2. 2. TABLE OF CONTENTS Page PART I. FINANCIAL INFORMATION Item 1. Financial Statements (Unaudited) Condensed Consolidated Financial Statements ................................................................................................ 1 Notes to Condensed Consolidated Financial Statements ................................................................................. 4 Item 2. Management’s Discussion and Analysis of Financial Condition and Results of Operations................................. 18 Item 3. Quantitative and Qualitative Disclosures About Market Risk ................................................................................ 37 Item 4. Controls and Procedures........................................................................................................................................... 37 PART II. OTHER INFORMATION Item 1. Legal Proceedings .................................................................................................................................................... 38 Item 5. Other Information..................................................................................................................................................... 39 Item 6. Exhibits .................................................................................................................................................................... 39 i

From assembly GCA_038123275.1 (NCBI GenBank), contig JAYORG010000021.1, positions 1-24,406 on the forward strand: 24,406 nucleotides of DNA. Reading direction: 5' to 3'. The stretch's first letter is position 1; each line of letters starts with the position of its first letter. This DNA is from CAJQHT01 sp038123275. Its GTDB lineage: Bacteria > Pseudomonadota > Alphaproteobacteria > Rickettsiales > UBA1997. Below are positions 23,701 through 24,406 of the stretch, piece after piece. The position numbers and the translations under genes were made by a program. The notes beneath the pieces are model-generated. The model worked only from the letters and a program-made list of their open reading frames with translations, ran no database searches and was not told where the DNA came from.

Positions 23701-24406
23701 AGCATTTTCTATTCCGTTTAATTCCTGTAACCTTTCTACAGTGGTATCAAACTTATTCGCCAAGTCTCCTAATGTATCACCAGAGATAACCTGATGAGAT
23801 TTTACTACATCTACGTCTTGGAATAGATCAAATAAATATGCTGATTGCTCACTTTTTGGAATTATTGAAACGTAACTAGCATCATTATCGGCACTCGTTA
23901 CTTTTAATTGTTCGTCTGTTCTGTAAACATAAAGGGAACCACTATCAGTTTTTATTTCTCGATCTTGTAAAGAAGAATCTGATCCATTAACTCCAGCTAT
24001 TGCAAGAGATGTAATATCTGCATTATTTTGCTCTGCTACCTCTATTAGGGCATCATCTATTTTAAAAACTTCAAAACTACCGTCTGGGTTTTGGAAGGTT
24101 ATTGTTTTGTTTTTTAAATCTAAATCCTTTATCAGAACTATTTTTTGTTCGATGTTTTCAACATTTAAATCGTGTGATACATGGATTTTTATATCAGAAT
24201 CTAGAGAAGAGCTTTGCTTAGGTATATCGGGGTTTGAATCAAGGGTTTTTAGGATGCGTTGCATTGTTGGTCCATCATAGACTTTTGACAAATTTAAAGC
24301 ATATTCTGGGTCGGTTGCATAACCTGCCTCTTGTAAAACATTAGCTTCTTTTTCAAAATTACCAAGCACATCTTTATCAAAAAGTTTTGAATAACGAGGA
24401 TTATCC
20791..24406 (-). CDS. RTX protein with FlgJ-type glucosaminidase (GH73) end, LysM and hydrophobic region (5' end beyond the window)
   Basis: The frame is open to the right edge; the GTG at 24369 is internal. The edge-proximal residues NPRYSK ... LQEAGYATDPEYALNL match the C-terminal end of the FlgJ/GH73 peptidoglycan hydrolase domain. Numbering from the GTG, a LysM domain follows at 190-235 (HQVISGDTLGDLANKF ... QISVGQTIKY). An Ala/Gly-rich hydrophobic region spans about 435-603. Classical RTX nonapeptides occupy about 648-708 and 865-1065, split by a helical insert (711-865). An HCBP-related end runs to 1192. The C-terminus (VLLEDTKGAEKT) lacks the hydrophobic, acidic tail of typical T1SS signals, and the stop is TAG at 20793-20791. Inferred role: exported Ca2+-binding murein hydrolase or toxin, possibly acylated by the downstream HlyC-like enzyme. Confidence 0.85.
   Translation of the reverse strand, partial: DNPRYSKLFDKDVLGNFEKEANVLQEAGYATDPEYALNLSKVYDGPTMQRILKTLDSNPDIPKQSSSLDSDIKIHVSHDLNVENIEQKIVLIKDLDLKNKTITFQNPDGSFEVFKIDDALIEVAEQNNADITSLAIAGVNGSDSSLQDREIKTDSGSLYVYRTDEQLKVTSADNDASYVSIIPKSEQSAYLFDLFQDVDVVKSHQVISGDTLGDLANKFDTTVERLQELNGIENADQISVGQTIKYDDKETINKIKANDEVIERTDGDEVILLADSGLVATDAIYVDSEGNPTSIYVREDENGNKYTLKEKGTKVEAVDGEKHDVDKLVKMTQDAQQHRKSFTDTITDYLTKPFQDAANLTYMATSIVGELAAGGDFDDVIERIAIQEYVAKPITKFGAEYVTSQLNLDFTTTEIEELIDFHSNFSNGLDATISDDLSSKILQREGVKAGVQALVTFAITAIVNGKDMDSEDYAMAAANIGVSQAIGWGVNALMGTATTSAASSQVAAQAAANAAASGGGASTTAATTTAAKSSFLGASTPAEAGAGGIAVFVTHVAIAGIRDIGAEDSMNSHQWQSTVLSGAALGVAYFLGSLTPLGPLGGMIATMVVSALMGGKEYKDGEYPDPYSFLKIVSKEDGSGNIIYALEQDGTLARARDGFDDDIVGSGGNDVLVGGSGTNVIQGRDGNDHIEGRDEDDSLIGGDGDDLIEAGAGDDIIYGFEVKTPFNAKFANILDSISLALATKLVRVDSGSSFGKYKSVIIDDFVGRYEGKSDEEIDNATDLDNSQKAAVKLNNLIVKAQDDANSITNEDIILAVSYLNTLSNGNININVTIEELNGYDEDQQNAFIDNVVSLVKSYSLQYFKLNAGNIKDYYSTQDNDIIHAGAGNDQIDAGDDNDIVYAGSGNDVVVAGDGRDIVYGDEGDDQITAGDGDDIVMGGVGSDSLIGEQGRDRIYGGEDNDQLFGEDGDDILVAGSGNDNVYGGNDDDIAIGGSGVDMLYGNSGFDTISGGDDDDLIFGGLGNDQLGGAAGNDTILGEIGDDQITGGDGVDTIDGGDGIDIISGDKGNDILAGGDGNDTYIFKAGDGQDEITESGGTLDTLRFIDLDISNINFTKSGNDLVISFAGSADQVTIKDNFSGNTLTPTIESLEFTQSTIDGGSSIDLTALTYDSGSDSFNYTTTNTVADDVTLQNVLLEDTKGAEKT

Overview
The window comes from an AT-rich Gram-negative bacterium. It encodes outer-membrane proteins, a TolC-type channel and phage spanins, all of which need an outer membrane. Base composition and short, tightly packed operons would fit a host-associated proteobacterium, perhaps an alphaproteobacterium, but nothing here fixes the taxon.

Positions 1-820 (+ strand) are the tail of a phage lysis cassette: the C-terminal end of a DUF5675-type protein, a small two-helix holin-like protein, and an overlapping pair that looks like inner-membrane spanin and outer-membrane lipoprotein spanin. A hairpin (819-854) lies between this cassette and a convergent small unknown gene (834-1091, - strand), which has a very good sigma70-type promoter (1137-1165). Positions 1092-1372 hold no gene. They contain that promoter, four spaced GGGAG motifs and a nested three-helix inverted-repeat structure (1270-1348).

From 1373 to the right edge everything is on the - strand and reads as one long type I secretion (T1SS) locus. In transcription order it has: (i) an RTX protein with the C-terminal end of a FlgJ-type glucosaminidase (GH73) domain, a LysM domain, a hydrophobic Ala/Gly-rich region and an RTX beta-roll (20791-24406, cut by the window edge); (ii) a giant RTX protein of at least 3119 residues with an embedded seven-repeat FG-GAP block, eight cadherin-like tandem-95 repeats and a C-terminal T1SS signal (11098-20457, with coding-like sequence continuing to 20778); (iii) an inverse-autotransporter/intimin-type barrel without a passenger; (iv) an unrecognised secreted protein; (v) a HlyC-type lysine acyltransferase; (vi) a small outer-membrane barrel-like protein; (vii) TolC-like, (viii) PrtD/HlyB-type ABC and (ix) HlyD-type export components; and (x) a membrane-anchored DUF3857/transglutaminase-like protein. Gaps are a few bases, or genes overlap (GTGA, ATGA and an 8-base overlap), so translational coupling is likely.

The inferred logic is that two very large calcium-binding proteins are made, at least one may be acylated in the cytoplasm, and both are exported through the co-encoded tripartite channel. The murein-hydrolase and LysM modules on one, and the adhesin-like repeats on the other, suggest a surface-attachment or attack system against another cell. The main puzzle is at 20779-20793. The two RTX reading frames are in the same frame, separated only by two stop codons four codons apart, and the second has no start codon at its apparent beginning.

3. 3. PART I. ITEM 1. FINANCIAL STATEMENTS CONDENSED CONSOLIDATED BALANCE SHEETS Dollars in Millions (Unaudited) March 31, December 31, 2008 2007 ASSETS Current assets: Cash and cash equivalents .................................................................................................................... $ 278 $ 572 Investments in marketable debt securities ............................................................................................ 14 20 Accounts receivable, less allowance for doubtful accounts ($428 at March 31, 2008 and $441 at December 31, 2007)....................................................................................................... 1,468 1,385 Inventories of supplies, at cost.............................................................................................................. 182 183 Income tax receivable ........................................................................................................................... 7 7 Deferred income taxes .......................................................................................................................... 84 87 Assets held for sale ............................................................................................................................... 19 51 265 255 Other current assets............................................................................................................................... Total current assets.......................................................................................................................... 2,317 2,560 Investments and other assets....................................................................................................................... 322 288 Property and equipment, at cost, less accumulated depreciation and amortization ($2,835 at March 31, 2008 and $2,779 at December 31, 2007) ............................................................. 4,622 4,645 Goodwill...................................................................................................................................................... 607 607 Other intangible assets, at cost, less accumulated amortization ($194 at March 31, 2008 306 293 and $183 at December 31, 2007)............................................................................................................. Total assets................................................................................................................................................. $ 8,174 $ 8,393 LIABILITIES AND SHAREHOLDERS’ EQUITY Current liabilities: Current portion of long-term debt ........................................................................................................ $ 2 $ 1 Accounts payable .................................................................................................................................. 633 780 Accrued compensation and benefits..................................................................................................... 328 393 Professional and general liability reserves ........................................................................................... 161 161 Accrued interest payable....................................................................................................................... 97 126 Accrued legal settlement costs.............................................................................................................. 167 119 485 468 Other current liabilities ......................................................................................................................... Total current liabilities .................................................................................................................... 1,873 2,048 Long-term debt, net of current portion ....................................................................................................... 4,773 4,771 Professional and general liability reserves ................................................................................................. 553 555 Accrued legal settlement costs.................................................................................................................... 140 163 Other long-term liabilities and minority interests....................................................................................... 664 683 139 119 Deferred income taxes ................................................................................................................................ Total liabilities .................................................................................................................................. 8,142 8,339 Commitments and contingencies Shareholders’ equity: Common stock, $0.05 par value; authorized 1,050,000,000 shares; 531,690,661 shares issued at March 31, 2008 and 530,689,733 shares issued at December 31, 2007 .......................................... 27 26 Additional paid-in capital ..................................................................................................................... 4,420 4,412 Accumulated other comprehensive loss ............................................................................................... (28) (28) Accumulated deficit .............................................................................................................................. (2,908) (2,877) Less common stock in treasury, at cost, 55,538,298 shares at March 31, 2008 (1,479) (1,479) and 56,310,604 shares at December 31, 2007................................................................................... 32 54 Total shareholders’ equity .............................................................................................................. $ 8,174 $ 8,393 Total liabilities and shareholders’ equity............................................................................................... See accompanying Notes to Condensed Consolidated Financial Statements.